Kevin Thompson -- President and Chief Executive Officer

Thanks Howard. First, we sincerely hope that you and your families and colleagues are all well during an unprecedented time. This has been and will continue to be a difficult period for some time to come. However, even in the middle of it all, we have seen many extraordinary acts of compassion that, for me at least, provide hope in a much brighter future.

As a company, we acted quickly and effectively to protect the health and safety of all our employees in response to COVID-19 including accommodating a work-from-home environment in mid-March for our entire global staff. As you'll be able to see as we go through our first-quarter results, we did this in a manner that allowed us to maintain employee productivity which is a testament to the discipline and reliance on process with which we have run our business for the last 14 years. However, we could not have accomplished this without the incredible level of commitment from the SolarWinds IT team, who have gone above and beyond the call of duty over the last seven weeks. I want to take a moment to thank not only the SolarWinds IT team but also all the IT professionals out there, who have put in an amazing level of effort over the last seven weeks to ensure that employees and businesses around the world can continue to operate and be productive during this period of disruption.

Many times, your efforts are not noticed or appreciated, but in this crisis, you have been the heroes of businesses all over the world. Turning to the purpose of our call. Today, we will spend some time highlighting our first-quarter 2020 results, discussing how our business trended over the course of the first quarter and any meaningful changes on those trends in April. Then we will spend more time than usual focusing on our view of the business going forward in light of the significantly uncertain environment we are in.

I'm pleased to report that in the face of the rapidly changing global economic environment that became increasingly volatile as we moved through the first quarter, we had what I consider to be a very strong start to 2020, delivering approximately $250 million in total revenue on a constant-currency basis, exceeding the high end of our constant currency first-quarter outlook and reflecting 16% year-over-year growth. In addition, we also started the year with a solid quarter of profitability, generating approximately $111 million in adjusted EBITDA for the first quarter. We had several operating highlights in the first quarter that I would like to quickly touch on. First, year-over-year non-GAAP subscription revenue growth in the first quarter increased to 33% from 28% in the fourth quarter of 2019 which reflects the fourth consecutive quarter of accelerated non-GAAP subscription revenue growth.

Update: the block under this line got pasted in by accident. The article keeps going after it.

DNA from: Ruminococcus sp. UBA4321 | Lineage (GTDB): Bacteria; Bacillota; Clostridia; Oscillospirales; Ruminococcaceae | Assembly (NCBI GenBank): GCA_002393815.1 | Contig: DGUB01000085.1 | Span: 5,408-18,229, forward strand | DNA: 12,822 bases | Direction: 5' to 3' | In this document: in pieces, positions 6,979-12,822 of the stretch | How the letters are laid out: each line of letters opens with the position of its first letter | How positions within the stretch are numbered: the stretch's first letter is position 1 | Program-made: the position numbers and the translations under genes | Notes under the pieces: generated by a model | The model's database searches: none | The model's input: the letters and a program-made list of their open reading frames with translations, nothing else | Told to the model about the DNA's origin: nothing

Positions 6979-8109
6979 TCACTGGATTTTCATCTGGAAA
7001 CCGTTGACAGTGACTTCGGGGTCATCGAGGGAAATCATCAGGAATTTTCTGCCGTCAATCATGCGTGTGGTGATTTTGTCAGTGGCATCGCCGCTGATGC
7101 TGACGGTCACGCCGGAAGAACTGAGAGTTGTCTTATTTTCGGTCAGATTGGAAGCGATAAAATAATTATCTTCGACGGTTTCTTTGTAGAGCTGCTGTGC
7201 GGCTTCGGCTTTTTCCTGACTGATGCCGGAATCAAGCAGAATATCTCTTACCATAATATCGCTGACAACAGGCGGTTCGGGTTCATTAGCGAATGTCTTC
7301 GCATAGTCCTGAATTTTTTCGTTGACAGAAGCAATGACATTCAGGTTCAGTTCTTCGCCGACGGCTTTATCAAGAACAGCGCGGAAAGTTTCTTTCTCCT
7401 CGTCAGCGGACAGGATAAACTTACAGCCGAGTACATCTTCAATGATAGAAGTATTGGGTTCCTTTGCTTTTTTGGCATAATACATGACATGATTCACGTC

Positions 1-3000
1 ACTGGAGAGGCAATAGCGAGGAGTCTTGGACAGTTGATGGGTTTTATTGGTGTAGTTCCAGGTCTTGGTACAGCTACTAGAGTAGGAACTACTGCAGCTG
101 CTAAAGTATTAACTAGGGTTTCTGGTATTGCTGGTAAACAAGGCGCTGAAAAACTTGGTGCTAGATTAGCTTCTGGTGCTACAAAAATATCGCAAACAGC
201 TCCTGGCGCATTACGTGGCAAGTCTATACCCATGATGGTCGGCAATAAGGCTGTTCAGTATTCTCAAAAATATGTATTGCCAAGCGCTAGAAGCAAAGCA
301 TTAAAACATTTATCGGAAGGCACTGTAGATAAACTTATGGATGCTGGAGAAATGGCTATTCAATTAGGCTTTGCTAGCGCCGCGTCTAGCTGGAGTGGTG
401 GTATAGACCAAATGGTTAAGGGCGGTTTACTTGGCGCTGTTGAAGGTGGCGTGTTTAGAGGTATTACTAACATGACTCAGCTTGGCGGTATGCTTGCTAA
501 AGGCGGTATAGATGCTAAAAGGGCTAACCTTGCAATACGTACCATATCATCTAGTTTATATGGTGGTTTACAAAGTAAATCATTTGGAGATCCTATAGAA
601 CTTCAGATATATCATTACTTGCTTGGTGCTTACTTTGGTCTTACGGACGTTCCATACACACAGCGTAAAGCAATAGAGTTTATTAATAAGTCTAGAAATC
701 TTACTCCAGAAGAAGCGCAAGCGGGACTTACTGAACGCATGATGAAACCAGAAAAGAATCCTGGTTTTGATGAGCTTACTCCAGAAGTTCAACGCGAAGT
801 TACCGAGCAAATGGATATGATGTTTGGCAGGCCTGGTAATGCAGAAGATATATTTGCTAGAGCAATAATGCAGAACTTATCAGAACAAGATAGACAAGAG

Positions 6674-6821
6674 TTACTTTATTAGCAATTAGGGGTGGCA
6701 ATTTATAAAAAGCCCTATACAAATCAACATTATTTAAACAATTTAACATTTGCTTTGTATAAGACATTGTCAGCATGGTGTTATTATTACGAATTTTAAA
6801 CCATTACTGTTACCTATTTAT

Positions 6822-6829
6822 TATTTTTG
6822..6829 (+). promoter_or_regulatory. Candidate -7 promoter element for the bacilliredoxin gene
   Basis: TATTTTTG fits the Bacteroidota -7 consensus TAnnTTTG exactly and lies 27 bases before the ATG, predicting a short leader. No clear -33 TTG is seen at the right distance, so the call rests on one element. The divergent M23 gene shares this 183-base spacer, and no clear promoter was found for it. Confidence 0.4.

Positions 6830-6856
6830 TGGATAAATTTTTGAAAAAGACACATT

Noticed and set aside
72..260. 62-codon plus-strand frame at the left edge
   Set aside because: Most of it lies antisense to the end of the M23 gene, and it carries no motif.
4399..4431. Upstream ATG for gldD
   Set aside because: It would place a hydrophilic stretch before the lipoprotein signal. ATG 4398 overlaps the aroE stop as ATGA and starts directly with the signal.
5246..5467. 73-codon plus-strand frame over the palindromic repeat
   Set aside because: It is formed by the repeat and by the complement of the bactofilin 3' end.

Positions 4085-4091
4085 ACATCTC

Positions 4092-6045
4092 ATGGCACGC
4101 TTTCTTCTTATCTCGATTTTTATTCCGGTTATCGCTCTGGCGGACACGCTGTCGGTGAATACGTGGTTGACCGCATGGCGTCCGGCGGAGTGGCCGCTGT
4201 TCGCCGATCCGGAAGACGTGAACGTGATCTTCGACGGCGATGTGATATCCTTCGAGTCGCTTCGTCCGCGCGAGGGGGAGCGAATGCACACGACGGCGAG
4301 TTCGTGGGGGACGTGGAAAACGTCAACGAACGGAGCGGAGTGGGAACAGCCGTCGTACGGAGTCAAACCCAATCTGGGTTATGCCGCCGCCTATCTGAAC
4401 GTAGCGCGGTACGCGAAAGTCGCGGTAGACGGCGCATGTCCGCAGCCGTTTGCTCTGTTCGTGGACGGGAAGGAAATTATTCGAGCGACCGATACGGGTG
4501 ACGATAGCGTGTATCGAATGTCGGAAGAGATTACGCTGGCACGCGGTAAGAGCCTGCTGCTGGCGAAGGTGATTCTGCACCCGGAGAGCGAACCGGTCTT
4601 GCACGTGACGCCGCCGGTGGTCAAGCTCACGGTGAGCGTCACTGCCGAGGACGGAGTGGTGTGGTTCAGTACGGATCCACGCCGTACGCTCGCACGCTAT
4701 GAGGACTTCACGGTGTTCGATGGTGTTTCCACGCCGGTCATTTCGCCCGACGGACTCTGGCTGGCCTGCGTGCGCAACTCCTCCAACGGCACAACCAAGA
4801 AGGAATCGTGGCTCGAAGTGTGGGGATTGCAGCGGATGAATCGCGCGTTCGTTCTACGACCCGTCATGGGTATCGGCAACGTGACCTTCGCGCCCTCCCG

This growth was driven by improved performance from our MSP business which makes up the great majority of our subscription revenue today, consistent contribution from our cloud infrastructure and application management products, strong revenue from our IT service management products and better-than-expected bookings performance from our cloud database management product which we acquired in December of 2019. Second, we saw strong ARR growth in the first quarter with total ARR reaching $862 million as of March 31 reflecting year-over-year growth of 15% on a reported basis and 17% on a constant-currency basis. As a reminder, ARR includes the annual value of our maintenance and subscription relationships with our customers. Third, we have continued to see strong growth in a number of our large customer relationships, reflected by the number of customers who spent over $100,000 with us on a trailing 12-month basis, increasing on a year-over-year basis by 22% to 926 customers.